In 2004 Prof. Kiyoo Mogi reminded planning authorities of the dangers to epicentral nuclear power plants.
"Although the possibility of the occurrence of a great shallow earthquake in the Tokai region was pointed out by the Coordinating Committee for Earthquake Prediction in 1970, soon after, plans for construction of a nuclear power plant started in this region. Since 1976, Hamaoka nuclear power plants (Units 1-4) have been operating near the center of the expected focal region of the great Tokai earthquake, and Unit 5 is under construction. This is quite a dangerous situation."
Goldfinger C, Nelson CH, Morey A, Johnson JE, Gutierrez-Pastor J, Eriksson AT, Karabanov E, Patton J, Gracia E, Enkin R, Dallimore A, Dunhill G, Vallier T, The Shipboard Scientific Parties (2009) Turbidite event history: methods and implications for Holocene paleoseismicity of the Cascadia subduction zone. US Geological Survey Professional Paper 1661-F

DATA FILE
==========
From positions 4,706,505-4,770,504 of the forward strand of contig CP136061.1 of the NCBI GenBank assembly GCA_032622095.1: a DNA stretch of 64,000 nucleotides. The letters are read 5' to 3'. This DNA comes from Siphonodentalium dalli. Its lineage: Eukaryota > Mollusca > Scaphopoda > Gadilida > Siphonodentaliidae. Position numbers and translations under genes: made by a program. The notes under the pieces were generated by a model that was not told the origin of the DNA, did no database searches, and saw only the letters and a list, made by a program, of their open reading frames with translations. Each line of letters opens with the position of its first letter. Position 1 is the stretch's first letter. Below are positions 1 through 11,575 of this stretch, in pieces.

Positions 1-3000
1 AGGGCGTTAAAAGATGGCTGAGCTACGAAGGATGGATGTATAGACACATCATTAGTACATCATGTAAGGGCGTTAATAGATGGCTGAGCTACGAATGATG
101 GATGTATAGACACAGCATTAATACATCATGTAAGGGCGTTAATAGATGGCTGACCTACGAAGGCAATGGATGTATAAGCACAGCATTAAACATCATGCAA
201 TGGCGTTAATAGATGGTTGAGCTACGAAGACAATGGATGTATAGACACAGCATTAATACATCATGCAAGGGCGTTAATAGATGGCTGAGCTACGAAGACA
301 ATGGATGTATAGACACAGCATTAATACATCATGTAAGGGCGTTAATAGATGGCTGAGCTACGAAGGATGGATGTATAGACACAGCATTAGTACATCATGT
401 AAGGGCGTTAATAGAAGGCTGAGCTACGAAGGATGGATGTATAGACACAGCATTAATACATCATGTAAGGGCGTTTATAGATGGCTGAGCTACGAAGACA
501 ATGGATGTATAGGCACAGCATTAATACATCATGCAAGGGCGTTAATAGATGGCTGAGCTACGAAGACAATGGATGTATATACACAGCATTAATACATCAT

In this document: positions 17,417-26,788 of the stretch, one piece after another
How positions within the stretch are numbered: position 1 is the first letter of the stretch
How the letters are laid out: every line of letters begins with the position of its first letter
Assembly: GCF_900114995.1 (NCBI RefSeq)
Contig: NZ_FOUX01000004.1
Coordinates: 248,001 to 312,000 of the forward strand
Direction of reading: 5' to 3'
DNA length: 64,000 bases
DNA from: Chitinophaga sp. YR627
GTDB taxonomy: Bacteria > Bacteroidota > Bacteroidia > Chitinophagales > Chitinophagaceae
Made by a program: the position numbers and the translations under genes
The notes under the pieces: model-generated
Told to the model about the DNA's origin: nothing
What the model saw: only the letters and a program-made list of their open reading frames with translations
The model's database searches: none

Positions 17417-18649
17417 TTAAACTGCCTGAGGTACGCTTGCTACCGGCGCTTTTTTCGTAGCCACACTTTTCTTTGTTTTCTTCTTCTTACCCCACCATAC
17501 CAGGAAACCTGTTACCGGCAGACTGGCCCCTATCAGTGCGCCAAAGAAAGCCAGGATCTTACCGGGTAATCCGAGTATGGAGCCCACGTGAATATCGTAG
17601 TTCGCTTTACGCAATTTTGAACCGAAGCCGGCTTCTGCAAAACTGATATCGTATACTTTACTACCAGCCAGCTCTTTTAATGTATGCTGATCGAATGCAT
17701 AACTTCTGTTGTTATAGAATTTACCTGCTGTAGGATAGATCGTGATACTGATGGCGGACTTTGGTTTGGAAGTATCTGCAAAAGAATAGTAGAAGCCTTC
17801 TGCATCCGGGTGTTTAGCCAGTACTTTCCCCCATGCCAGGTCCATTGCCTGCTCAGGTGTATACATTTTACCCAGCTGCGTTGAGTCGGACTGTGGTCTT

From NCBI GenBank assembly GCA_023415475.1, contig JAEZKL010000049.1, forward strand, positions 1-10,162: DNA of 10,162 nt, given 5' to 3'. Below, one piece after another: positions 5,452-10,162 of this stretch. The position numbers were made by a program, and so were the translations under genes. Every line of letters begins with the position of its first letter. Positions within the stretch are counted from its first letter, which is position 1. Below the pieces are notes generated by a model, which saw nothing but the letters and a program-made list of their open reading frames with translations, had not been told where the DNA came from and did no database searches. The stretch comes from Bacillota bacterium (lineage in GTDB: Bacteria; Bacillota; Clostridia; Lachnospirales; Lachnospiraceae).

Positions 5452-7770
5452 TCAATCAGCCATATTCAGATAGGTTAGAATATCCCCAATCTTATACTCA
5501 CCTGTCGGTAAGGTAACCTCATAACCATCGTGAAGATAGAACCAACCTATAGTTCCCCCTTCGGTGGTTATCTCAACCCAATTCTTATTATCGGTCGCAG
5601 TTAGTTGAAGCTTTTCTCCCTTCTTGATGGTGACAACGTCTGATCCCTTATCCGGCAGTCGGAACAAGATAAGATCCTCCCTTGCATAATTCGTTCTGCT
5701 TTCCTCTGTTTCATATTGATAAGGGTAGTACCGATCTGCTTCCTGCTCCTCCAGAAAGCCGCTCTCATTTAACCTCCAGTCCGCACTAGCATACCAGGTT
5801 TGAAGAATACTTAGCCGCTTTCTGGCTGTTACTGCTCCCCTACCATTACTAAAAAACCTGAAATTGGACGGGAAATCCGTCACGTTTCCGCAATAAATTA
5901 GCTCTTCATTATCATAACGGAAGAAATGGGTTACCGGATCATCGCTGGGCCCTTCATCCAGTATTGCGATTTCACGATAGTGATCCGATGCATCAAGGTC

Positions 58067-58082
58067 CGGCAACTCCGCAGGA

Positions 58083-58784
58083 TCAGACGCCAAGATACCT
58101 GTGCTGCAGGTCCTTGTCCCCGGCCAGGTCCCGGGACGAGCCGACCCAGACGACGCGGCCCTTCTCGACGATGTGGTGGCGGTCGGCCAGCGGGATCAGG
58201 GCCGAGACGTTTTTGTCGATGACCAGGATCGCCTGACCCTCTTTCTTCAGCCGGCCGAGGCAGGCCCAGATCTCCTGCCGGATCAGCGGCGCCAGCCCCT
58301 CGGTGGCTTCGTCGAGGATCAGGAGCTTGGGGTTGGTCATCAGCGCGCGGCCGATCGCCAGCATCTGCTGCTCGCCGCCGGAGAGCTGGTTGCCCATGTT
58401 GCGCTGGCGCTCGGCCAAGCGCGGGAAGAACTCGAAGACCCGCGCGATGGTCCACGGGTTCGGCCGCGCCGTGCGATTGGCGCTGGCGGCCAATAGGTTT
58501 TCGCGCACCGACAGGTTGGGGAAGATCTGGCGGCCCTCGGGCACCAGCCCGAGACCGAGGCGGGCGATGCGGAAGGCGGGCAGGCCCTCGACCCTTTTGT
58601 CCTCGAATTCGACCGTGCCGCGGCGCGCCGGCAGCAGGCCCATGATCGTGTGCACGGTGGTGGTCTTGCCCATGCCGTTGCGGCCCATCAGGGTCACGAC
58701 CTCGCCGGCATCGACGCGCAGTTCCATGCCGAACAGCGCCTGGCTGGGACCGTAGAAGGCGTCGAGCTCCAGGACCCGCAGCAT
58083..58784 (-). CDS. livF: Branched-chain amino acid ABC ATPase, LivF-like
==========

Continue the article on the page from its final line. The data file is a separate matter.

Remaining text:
Mogi, K., 2004, Two grave issues concerning the expected Tokai Earthquake. Earth, Planets and Space, 56, li-lxvi.
Ortiz M and Bilham R. 2003. Source area and rupture parameters of the 31 December 1881 Mw=7.9 Car Nicobar earthquake estimated from tsunamis recorded in the Bay of Bengal. J. Geophys. Res. 108: 2215, doi: 10.1029/2002JB001941
Schwartz, S., Noncharacteristic behavior and complex recurrence of large subduction zone earthqyakes, J. Geophys. Res., 104, 23111-23125, 1999.
Shaw et al. Nature Geosci. 1, 268–276 (2008).